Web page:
Life update: I’m now doing applied graphics research at EA SEED and really digging it. Really great people, great work to be done, and lots of freedom to do it. I’m really stoked, to be honest.

In a previous post, I wrote about how to calculate the distance between two points in a rectangle, where the rectangle edges wrapped around. That is, if you leave the rectangle by going past the right edge, you’d end up coming out of the left edge. If you go past the top edge, you’d come out of the bottom edge.

Calculating the Distance Between Points in “Wrap Around” (Toroidal) Space

https://blog.demofox.org/2017/10/01/calculating-the-distance-between-points-in-wrap-around-toroidal-space/

This weird space can be thought of as a toroid, or a doughnut. If you start at a point on a doughnut and go “upwards” on the surface, you’ll circle around back to where you started. Similarly, going left, you’ll circle around the doughnut and come back to where you started. More technically, this space is a “flat toroid” though, so isn’t quite the same thing as a doughnut. Video games have used this space for their game worlds, such as the classic “Asteroids”.

I was recently experimenting with something (the experiment failed unfortunately ☹️) that involved working in a disk where going to the edge of the disk would teleport you to the center of the disk, and going to the center of the disk would teleport you to the edge of the disk. It’s like if you squished a doughnut flat to make the center hole infinitely small, and you removed the back side of the doughnut.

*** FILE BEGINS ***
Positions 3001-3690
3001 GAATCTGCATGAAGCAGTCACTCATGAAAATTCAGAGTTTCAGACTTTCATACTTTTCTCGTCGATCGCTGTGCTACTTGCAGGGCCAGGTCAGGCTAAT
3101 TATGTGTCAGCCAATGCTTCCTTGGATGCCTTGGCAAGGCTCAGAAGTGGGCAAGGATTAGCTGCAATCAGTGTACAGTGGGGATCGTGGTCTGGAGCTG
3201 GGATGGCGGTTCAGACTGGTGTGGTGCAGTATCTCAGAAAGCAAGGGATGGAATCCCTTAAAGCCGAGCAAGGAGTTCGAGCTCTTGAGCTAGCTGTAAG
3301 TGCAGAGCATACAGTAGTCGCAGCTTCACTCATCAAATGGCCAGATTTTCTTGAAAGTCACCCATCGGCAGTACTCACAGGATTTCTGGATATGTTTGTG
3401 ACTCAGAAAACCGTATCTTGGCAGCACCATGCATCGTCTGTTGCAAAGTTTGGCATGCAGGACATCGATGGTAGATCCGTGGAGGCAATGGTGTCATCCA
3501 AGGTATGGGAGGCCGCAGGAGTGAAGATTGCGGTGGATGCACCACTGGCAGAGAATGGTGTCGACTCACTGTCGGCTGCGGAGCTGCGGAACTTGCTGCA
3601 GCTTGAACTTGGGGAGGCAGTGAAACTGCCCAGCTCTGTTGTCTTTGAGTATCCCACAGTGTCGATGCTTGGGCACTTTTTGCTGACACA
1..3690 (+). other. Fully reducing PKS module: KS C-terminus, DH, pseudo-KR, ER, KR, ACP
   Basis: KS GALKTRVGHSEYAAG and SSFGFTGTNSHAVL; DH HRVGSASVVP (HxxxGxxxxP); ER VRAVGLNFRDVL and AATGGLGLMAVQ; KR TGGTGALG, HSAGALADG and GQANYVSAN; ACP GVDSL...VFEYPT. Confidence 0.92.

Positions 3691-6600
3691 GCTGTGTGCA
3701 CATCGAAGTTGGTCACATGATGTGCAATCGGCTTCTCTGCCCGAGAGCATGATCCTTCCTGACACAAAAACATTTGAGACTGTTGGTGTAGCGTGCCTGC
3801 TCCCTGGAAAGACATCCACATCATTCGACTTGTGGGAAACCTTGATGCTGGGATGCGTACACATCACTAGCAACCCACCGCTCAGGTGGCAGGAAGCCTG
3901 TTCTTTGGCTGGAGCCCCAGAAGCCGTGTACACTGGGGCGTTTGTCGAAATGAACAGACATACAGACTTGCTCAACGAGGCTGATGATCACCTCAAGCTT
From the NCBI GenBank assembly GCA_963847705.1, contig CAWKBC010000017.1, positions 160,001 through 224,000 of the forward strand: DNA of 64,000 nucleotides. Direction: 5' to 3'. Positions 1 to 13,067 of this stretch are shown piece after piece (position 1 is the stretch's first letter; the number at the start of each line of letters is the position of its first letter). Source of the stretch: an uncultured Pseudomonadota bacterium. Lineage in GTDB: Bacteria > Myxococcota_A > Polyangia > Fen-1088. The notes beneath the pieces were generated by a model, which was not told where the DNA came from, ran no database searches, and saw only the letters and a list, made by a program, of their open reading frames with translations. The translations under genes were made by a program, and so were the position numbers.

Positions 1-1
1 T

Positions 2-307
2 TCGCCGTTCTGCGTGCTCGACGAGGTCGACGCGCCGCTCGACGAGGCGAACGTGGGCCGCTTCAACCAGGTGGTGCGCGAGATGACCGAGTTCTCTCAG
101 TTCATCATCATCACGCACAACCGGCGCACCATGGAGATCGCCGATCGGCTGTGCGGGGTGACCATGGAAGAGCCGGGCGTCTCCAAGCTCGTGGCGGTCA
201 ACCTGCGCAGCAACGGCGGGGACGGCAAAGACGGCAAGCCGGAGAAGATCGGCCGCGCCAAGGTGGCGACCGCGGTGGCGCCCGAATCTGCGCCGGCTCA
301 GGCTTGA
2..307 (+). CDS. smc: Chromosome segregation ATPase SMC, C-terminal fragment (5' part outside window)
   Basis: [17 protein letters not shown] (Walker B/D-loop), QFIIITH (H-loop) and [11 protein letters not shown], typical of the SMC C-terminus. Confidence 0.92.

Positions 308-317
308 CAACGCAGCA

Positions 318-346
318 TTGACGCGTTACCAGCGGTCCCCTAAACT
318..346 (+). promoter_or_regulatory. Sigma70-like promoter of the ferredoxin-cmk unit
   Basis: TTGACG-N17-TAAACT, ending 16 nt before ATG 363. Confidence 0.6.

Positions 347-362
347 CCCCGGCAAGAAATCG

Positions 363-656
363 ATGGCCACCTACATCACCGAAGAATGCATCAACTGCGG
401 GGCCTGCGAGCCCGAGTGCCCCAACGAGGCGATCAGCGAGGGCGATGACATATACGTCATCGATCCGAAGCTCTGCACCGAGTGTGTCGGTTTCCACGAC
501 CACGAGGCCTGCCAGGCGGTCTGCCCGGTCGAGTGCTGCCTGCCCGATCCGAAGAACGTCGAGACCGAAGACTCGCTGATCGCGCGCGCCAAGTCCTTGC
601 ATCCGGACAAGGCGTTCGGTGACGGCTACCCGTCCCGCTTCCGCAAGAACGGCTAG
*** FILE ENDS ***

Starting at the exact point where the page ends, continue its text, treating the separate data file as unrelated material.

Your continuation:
As part of this work, I needed to be able to calculate the distance between two points in this strange space.

It was a fun problem, so maybe you want to give it a shot before i explain how I did it. I’d love to hear what you come up with, either here as a comment on this post, or on twitter at https://twitter.com/Atrix256.

## My Solution

Ok so I knew that there would be a few ways to get from a point A to a point B in this toroidal disk, and that we’d want to take the shortest of these paths as the length between them.

One path would be the line in the circle between the points.

Another path would be from point A to the edge of the circle, to get to the center, and from the center to point B. It’s interesting to note that these lines don’t have to be parallel!

Another path would be from point A to the center of the circle to get to the edge, and from the edge to point B.

Now for some stranger cases…

You could go from point A to the edge, to the center of the circle, then back to the edge at a different location and to point B.

You could also go form point A to the center, change direction and go to point B. This last case could only be as short as the “interior” path at minimum, so isn’t really a case we have to consider, but I’m including it for completeness.

Ok so we could turn this into code with a bunch of if statements to handle each case, but we can simplify this logic quite a bit.